Both logistics and advertising companies are extremely satisfied with their current business situation and optimistic about the future.  Consultants also report very good developments in turnover. After the record highs seen in recent months, architects, by contrast, reported a downturn in business in April. 
    Comment ()
  • U.S. stock index futures pointed to a higher open on Tuesday morning, buoyed by a spike in risk appetite following centrist candidate Emmanuel Macron's victory in the first round of the French election.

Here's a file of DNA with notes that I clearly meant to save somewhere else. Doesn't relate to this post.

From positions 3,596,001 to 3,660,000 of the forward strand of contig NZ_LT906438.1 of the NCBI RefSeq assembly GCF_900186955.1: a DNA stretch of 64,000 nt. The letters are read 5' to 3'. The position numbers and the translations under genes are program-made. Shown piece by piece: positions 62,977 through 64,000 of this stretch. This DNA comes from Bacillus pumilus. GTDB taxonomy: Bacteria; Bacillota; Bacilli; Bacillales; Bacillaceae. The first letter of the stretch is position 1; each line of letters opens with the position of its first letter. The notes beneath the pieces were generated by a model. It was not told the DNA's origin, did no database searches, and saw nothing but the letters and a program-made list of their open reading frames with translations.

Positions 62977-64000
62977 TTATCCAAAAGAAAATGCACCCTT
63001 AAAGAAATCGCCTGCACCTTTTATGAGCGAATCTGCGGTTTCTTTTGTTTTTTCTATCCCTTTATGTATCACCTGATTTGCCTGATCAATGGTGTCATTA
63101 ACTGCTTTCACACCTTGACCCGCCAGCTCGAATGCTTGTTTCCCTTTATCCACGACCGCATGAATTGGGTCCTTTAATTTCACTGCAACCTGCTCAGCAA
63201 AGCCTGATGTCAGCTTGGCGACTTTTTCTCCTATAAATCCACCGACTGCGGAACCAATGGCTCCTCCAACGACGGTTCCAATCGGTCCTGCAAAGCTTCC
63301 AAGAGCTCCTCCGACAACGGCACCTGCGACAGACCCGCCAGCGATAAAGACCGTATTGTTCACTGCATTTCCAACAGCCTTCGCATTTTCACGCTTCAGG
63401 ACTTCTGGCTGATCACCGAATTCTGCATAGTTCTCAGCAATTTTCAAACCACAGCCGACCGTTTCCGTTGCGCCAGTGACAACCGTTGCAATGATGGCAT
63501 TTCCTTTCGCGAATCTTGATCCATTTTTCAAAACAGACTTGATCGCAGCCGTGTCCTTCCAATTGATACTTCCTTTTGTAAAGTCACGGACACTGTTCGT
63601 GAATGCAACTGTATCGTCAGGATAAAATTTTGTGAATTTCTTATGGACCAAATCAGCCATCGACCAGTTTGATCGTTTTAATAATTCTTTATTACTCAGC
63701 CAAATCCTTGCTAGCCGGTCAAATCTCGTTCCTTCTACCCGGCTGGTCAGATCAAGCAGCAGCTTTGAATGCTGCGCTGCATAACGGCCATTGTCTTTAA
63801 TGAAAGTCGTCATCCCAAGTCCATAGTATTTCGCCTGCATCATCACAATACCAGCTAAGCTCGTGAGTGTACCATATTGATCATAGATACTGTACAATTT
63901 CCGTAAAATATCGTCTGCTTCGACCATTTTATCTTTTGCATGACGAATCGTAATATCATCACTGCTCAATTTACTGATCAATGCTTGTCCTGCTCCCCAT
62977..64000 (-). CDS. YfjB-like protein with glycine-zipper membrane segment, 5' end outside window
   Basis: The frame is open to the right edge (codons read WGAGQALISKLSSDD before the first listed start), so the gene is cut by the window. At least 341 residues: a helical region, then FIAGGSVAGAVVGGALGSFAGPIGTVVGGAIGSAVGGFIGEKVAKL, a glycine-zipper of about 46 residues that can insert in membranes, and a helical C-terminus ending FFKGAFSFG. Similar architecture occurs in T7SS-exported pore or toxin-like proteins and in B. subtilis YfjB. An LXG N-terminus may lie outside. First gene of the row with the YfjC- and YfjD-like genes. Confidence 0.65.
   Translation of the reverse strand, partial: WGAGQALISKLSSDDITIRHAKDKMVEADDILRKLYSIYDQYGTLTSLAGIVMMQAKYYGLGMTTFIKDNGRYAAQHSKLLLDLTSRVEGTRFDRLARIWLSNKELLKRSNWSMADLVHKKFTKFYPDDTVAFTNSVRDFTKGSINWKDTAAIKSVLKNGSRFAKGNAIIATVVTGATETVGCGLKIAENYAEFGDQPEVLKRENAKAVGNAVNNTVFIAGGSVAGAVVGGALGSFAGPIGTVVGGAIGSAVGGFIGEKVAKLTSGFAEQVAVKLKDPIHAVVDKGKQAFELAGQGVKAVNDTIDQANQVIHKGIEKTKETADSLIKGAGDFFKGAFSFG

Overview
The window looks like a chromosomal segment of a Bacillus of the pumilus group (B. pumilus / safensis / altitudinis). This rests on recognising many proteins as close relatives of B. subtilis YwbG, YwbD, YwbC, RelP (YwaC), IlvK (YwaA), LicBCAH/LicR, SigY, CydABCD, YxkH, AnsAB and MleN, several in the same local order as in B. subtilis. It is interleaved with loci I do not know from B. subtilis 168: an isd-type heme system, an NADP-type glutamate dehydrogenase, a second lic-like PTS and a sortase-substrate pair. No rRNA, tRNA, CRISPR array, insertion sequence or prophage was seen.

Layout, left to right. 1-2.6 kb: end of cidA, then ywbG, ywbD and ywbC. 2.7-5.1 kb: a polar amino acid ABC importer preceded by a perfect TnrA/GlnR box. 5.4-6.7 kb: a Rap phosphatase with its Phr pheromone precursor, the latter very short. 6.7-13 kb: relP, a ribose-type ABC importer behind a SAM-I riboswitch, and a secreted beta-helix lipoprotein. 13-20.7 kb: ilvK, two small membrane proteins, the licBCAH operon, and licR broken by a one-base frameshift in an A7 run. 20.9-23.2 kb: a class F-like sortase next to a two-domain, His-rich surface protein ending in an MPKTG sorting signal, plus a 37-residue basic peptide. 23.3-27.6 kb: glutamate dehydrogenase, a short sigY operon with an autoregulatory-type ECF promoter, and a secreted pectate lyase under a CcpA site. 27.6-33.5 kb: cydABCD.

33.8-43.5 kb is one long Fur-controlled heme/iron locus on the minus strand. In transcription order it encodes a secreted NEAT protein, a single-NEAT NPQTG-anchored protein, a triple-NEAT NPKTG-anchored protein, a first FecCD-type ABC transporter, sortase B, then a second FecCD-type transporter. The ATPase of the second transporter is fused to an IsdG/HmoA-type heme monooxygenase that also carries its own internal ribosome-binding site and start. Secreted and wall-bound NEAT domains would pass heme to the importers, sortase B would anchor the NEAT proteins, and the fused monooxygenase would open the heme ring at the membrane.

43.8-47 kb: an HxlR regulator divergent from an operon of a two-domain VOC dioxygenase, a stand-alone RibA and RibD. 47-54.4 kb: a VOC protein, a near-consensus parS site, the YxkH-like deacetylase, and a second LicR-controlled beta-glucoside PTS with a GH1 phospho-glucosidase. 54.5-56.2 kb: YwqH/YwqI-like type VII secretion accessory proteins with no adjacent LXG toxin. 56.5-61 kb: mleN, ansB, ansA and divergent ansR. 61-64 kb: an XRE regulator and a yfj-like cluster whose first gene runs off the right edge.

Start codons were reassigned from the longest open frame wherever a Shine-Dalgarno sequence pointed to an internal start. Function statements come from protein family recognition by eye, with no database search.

Comment ()
  • President Donald Trump's "Buy American" policy is getting support from an unlikely place: China's biggest e-commerce company.
     
    In a video to be posted Tuesday, Alibaba founder Jack Ma said: As incomes rise, Chinese consumers are increasingly looking for high quality products from around the world, especially the United States.
     
     

    Trump's 'Buy American' policy is getting support from an unlikely place: A Chinese e-commerce giant

    CNBCConsumers in China "are increasingly looking for high quality products from around the world, especially the United States," Alibaba's Jack Ma said.
     
     
    Comment ()
  • Jack Verdan, chief currency strategist at Julius Baer analyses what to expect from ECB later this week: